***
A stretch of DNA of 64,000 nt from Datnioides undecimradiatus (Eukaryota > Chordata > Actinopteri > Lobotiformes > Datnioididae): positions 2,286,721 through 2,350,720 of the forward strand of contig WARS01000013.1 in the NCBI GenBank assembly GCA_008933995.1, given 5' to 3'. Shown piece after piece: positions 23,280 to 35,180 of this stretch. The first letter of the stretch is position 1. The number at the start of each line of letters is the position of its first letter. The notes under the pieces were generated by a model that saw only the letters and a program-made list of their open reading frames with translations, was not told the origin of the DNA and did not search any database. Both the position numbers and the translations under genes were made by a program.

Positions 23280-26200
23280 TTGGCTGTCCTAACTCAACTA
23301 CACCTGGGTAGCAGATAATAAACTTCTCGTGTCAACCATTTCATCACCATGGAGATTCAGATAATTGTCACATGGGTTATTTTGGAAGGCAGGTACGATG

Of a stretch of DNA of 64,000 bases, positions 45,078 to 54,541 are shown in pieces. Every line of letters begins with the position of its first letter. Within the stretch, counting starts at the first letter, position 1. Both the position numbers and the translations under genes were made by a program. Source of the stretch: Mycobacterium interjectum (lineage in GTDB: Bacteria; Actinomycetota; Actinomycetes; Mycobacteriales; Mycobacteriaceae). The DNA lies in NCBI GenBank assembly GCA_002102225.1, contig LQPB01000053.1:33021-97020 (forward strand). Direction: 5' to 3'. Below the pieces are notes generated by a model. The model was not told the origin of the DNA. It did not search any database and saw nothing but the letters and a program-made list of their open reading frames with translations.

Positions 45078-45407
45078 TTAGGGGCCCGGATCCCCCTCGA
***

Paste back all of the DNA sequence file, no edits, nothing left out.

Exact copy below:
A stretch of DNA of 64,000 nt from Datnioides undecimradiatus (Eukaryota > Chordata > Actinopteri > Lobotiformes > Datnioididae): positions 2,286,721 through 2,350,720 of the forward strand of contig WARS01000013.1 in the NCBI GenBank assembly GCA_008933995.1, given 5' to 3'. Shown piece after piece: positions 23,280 to 35,180 of this stretch. The first letter of the stretch is position 1. The number at the start of each line of letters is the position of its first letter. The notes under the pieces were generated by a model that saw only the letters and a program-made list of their open reading frames with translations, was not told the origin of the DNA and did not search any database. Both the position numbers and the translations under genes were made by a program.

Positions 23280-26200
23280 TTGGCTGTCCTAACTCAACTA
23301 CACCTGGGTAGCAGATAATAAACTTCTCGTGTCAACCATTTCATCACCATGGAGATTCAGATAATTGTCACATGGGTTATTTTGGAAGGCAGGTACGATG

Of a stretch of DNA of 64,000 bases, positions 45,078 to 54,541 are shown in pieces. Every line of letters begins with the position of its first letter. Within the stretch, counting starts at the first letter, position 1. Both the position numbers and the translations under genes were made by a program. Source of the stretch: Mycobacterium interjectum (lineage in GTDB: Bacteria; Actinomycetota; Actinomycetes; Mycobacteriales; Mycobacteriaceae). The DNA lies in NCBI GenBank assembly GCA_002102225.1, contig LQPB01000053.1:33021-97020 (forward strand). Direction: 5' to 3'. Below the pieces are notes generated by a model. The model was not told the origin of the DNA. It did not search any database and saw nothing but the letters and a program-made list of their open reading frames with translations.

Positions 45078-45407
45078 TTAGGGGCCCGGATCCCCCTCGA